Tuesday, 9 June 2015

xrayoftheweek 23: what's the story behind this xray?

This week's #xrayoftheweek is the type that is loved in radiology exams - there are a number of findings which add up to a story, and it can be worked out all from careful analysis of the x-ray.

Can you work it out?

The three key signs here are:
1. Large well-defined opacity with smooth contours adjacent to left hilum, with no loss of silhouette with the left heart border. 
2. Sternotomy wires which look rather small for an adult sternotomy.
3. Right sided aortic arch.

This is a case of Tetralogy of Fallot with surgical repair in childhood, with massive pulmonary arterial dilatation. A right sided aortic arch is found in 25% of cases. The small sternotomy wires indicate that the surgery was done when the patient was a child. The pulmonary arterial dilatation is secondary to a combination of pulmonary stenosis and regurgitation which can occur following pulmonary valvular surgery (to correct the right ventricular outflow tract obstruction that is a key feature of Tetralogy of Fallot).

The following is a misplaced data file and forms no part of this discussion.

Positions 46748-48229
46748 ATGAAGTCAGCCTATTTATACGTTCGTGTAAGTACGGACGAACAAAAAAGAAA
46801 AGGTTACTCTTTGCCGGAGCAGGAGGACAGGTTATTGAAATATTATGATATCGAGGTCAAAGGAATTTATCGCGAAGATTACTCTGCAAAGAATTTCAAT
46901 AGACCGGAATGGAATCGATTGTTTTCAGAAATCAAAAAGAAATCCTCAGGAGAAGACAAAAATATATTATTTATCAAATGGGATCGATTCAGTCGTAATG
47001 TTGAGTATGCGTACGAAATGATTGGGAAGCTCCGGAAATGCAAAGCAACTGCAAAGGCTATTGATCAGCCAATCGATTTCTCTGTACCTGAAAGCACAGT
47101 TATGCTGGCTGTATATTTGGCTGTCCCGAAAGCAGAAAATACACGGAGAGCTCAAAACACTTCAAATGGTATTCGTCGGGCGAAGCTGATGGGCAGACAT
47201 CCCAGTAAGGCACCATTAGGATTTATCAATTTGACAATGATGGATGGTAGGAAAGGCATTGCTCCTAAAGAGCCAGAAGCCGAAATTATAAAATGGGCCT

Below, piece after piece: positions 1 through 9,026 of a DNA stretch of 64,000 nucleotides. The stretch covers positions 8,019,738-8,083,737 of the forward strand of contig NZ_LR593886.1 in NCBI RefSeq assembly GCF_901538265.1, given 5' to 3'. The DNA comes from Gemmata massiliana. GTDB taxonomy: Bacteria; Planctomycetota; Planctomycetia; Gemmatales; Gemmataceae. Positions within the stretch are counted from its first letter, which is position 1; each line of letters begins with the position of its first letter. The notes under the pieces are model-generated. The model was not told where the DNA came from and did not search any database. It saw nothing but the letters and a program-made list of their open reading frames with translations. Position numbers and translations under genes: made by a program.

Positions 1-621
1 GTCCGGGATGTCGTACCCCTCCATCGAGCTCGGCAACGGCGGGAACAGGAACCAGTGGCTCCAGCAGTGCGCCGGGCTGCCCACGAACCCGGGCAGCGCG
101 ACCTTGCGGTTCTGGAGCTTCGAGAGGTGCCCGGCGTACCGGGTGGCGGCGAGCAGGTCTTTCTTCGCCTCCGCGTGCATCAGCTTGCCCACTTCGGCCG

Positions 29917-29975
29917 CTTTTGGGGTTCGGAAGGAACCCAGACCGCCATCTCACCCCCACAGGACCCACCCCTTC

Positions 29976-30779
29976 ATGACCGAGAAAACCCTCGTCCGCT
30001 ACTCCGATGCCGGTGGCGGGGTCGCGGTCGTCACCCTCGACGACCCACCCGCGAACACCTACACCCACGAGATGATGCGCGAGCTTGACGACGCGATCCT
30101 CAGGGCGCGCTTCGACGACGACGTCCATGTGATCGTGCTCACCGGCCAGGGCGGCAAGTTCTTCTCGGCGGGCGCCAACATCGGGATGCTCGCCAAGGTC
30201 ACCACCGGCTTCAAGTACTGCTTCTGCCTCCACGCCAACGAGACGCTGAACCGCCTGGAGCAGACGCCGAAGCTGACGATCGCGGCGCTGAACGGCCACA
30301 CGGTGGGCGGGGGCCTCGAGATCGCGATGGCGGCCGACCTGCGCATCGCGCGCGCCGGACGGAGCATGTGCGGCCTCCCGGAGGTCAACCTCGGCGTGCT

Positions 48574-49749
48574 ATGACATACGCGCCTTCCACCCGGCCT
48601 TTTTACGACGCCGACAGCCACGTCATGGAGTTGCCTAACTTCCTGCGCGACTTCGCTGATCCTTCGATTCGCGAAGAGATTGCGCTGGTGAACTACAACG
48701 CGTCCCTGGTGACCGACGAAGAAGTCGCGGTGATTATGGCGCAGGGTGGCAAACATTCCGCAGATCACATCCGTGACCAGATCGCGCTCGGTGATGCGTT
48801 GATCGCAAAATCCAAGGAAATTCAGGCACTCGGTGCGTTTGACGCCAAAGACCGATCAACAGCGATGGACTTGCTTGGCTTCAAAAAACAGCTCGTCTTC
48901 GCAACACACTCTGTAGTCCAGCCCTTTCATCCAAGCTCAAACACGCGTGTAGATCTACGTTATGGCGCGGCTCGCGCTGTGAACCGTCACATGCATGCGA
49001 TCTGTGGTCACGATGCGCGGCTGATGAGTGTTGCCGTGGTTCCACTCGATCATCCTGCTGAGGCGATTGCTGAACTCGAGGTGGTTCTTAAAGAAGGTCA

This axial CT image shows the enlarged pulmonary arteries and the right sided aorta.

#FOAMed #FOAMRad #meded

No comments:

Post a comment